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We delve into The Dam Busters

Q&A with Dr Iain Murray

14 May 2018

Ahead of our special 75th anniversary screening of The Dam Busters (Thu 17 May, 19:00), we spoke to Dr Iain Murray, a local expert and writer on The Dam Busters and Sir Barnes Neville Wallis, the engineer and inventor most famous for developing the 'bouncing bombs' used by 617 Squadron ('The Dam Busters') to breach the Möhne and Eder dams in Germany in 1943. 

Iain tells us all about the film, gives us some fascinating insights and things to look out for, and shares what he thinks we should most look forward to from the special anniversary screening, which comes to DCA live from the Royal Abert Hall...


When did you first see The Dam Busters, and why is it so close to your heart?

"It's got all the good ingredients for a film..."

Although released in 1955, The Dam Busters wasn't shown on TV until May 1971 - the week Barnes Wallis retired. I had just started school, so it would have been a very exciting film to see at that age. It's got all the good ingredients for a film - secrecy, gadgets, danger and both skill and bravery needed to succeed against a ticking clock. The scenes attacking the dams are repeated almost shot-for-shot in the Death Star attack at the end of Star Wars.

Any fascinating facts or top tips for someone watching the film for the first time?

The surprising thing about the film is that most of it is true - there are some simplifications and some real people are compressed into one character, but largely it's a true account. The shots of the bombs bouncing during the attacks are genuine archive footage from the test site on Loch Striven (near Dunoon) ... two of these bombs were recovered from the loch last year as part of an operation that I helped to set up, and these bombs are now in museums. Keep your eyes peeled for a silver Canberra jet bomber in the background of one of the airfield shots... I guess the film-makers thought no-one would notice, but that was before the film was restored in HD!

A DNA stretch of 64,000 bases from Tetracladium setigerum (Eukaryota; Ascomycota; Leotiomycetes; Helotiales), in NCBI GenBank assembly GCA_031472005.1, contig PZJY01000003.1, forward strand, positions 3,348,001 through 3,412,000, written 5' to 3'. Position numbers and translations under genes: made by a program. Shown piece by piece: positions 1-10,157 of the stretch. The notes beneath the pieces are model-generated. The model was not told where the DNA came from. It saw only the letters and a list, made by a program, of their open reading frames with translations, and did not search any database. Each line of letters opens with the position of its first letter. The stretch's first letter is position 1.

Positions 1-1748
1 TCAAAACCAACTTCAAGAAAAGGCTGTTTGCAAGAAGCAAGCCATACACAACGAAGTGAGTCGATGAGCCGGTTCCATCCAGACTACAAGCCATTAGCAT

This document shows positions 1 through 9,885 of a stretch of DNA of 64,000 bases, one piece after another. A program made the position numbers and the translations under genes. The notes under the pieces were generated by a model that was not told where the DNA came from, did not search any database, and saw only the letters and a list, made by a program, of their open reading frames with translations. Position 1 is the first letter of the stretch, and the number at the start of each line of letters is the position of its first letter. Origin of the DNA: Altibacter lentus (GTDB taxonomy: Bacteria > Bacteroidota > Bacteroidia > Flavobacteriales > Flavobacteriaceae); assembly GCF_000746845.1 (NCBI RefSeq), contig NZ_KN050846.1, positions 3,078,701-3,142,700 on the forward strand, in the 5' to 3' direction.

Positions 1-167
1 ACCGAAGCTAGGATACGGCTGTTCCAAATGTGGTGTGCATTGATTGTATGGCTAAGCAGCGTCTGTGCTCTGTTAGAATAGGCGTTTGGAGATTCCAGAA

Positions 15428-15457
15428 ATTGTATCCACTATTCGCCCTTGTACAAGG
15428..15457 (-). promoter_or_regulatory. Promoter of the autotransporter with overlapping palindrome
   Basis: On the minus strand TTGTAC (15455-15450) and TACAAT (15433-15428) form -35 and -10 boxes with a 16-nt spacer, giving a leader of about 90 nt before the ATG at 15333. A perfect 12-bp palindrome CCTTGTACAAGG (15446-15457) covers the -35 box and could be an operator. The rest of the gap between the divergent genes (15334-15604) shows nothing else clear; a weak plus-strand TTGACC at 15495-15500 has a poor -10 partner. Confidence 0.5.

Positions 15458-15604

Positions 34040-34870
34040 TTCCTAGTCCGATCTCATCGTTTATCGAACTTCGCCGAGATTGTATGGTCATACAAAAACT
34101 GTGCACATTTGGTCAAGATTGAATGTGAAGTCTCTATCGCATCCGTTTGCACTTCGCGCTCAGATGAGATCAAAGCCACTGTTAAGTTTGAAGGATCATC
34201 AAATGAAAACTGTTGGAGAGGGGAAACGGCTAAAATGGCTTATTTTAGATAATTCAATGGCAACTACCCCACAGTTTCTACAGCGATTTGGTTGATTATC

What do you think will be most interesting or enjoyable about the live aspect of the screening?

It will be good to see how the film (and the mission itself) continues to be remembered after 75 years. The last remaining British airman who flew on the raid will be the guest of honour, and he has done much to remember the sacrifice of his fellow flyers and preserve the true story behind the mission despite more recent criticism that it was a "sideshow". And I hope to hear the wonderful Dam Busters March on the Royal Albert Hall organ!


Don't miss The Dam Busters at 75: Live From the Royal Albert Hall on Thu 17 May. Tickets are selling fast and can be booked in advance online or at our Box Office (01382 432 444).

Dr Iain Murray has written numerous books about Sir Barnes Wallis and The Dam Busters. You can find out more about his work on his website, and you can visit the Barnes Wallis Foundation here

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